Soy is a relative newcomer to the baking industry with a lot still to be studied, Dantuma says. “I think you're going to continue to see many different ways of using soy. In the baking industry, everything is focused around nutrition, health and cost savings, which soy provides [compared to other proteins],” she adds.
Soy fiber can hold up to nine times its weight in water, and can be used by bakers seeking a fiber claim. It is often used in tortillas, breads, cakes, muffins or nutritional bars.
“If we took a tortilla and added a small amount of soy fiber it would bind more water, therefore keeping the tortillas flexible and soft, so you achieve a longer shelf life,” says Peggy Dantuma, manager, bakery applications lab, Kerry Ingredients, Hoffman Estates, Ill.
Soy nuts resemble tree nuts or legumes. They work as an alternative to tree nuts when bakers are looking to limit nuts for either cost savings or allergen concerns. High in fiber, they also can be used as toppings or inclusions to add texture or appearance. Soy nuts can be flavored to taste like a pecan, hazelnut or walnut. They often are used in cookies, muffins and cereal bars.
Soy flour comes in low fat and full fat varieties and can be used to replace egg or nonfat dry milk in formulations. “Using full fat soy flour, you can do a 20 percent to 35 percent replacement in a cake or a muffin. In a pancake or waffle you can do close to a 100 percent replacement. It is very formula specific as to how much egg you can replace,” Dantuma says.
One kg of soy flour will bind with about 1.5 kg of water, says Mian Riaz, Ph.D., director of food protein research and development, Texas A&M University, College Station. This water holding capacity can increase shelf life and the amount of product produced. “If they are making one batch of 50 loaves, they can produce 52 loaves. That is two loaves extra because of the extra water holding capacity,” Riaz says.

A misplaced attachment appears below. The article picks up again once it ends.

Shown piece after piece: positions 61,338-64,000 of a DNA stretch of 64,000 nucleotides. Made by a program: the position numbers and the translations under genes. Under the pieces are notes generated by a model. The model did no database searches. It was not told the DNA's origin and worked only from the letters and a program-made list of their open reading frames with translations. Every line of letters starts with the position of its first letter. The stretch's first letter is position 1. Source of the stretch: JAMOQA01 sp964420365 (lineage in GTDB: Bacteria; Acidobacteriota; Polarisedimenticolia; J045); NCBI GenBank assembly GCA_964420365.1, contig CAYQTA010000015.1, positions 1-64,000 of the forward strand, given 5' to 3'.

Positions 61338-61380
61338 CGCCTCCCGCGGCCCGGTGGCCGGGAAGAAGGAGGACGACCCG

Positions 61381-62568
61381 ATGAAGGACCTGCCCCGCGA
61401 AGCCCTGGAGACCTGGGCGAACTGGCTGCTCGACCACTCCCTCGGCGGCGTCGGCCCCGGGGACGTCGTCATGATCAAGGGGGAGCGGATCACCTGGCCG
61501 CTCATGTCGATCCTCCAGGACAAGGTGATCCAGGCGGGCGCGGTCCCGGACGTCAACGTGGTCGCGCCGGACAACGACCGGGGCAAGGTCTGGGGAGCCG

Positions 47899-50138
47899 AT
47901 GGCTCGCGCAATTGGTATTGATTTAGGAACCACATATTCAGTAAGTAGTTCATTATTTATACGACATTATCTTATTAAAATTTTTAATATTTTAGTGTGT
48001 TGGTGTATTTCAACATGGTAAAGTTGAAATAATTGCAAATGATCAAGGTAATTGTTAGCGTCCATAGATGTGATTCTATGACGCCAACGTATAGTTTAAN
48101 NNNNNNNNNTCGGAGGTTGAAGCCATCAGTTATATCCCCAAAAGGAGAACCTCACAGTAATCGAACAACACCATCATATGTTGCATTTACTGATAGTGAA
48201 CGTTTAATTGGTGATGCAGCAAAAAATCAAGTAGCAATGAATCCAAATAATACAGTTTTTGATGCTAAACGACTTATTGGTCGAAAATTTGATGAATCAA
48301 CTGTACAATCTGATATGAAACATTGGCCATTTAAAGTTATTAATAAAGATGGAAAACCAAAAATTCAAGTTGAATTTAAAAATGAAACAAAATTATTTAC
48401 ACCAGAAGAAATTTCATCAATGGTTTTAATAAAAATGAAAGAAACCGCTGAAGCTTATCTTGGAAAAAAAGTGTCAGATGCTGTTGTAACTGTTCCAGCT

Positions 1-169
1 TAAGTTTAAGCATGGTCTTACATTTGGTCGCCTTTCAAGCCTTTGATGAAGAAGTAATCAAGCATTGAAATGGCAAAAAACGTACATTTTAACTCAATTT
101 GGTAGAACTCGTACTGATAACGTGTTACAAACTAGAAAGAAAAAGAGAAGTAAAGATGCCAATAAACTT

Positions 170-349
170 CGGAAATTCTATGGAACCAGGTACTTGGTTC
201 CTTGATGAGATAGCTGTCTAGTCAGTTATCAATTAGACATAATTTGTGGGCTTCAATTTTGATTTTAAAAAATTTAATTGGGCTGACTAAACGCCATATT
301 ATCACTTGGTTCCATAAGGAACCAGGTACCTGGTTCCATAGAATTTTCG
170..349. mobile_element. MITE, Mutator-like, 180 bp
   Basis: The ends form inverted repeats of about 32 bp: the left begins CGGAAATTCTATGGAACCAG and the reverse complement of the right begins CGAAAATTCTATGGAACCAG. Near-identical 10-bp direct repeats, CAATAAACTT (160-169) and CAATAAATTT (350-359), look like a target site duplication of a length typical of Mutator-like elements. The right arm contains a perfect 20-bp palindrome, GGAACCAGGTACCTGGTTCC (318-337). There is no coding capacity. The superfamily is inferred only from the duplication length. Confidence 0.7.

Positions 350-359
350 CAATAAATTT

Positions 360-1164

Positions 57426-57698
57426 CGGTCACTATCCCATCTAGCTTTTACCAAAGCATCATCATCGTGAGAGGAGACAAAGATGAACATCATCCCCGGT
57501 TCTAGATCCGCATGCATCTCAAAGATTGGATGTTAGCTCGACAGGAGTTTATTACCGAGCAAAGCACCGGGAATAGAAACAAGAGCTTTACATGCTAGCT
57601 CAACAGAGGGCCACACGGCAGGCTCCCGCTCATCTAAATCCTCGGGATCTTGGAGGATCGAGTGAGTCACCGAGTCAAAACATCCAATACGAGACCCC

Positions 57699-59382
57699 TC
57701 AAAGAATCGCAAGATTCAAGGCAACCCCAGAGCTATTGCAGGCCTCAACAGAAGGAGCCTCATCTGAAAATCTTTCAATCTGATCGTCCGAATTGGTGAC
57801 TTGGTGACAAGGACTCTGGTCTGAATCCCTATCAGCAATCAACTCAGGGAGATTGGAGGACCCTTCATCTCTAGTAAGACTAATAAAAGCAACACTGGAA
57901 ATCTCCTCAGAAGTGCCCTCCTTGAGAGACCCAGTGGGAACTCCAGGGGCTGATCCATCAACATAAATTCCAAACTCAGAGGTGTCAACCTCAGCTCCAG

Enzyme active soy flour can be used in place of a dough conditioner as a crumb whitener in a bread dough. When whitening bread it can be used at less than 0.5 percent, Riaz notes.
Soy protein isolate binds about five times its weight in water, second only to soy fiber, Dantuma says. It is used primarily for nutritional enhancement. Bakers can use soy protein isolate to increase their overall protein claim or to balance the essential amino acids in a product. “If you combine the amino acids in a soy protein isolate with wheat, it would be a more nutritionally complete protein,” Dantuma notes. “There are also many studies on soy protein in that it helps lower serum cholesterol levels,” she adds. It is often used to replace milk proteins to get rid of a dairy allergen, and appears in protein bars and cookies.
Soy protein concentrate has a protein level above 65 percent protein, usually between 69 percent to 70 percent protein on a dry basis, says Homer Showman, director of R&D, proteins and nutrition, Kerry Ingredients.?Most concentrates have the soluble carbohydrates removed and the fiber is left with the protein. ?The fiber remaining is around 20 percent to 22 percent of the concentrate.
Textured vegetable protein is often used as inclusions in food bars. The protein is usually sent to bakers as a raw ingredient, and they use their own flavor profiles to flavor the protein to fit a desired finished product.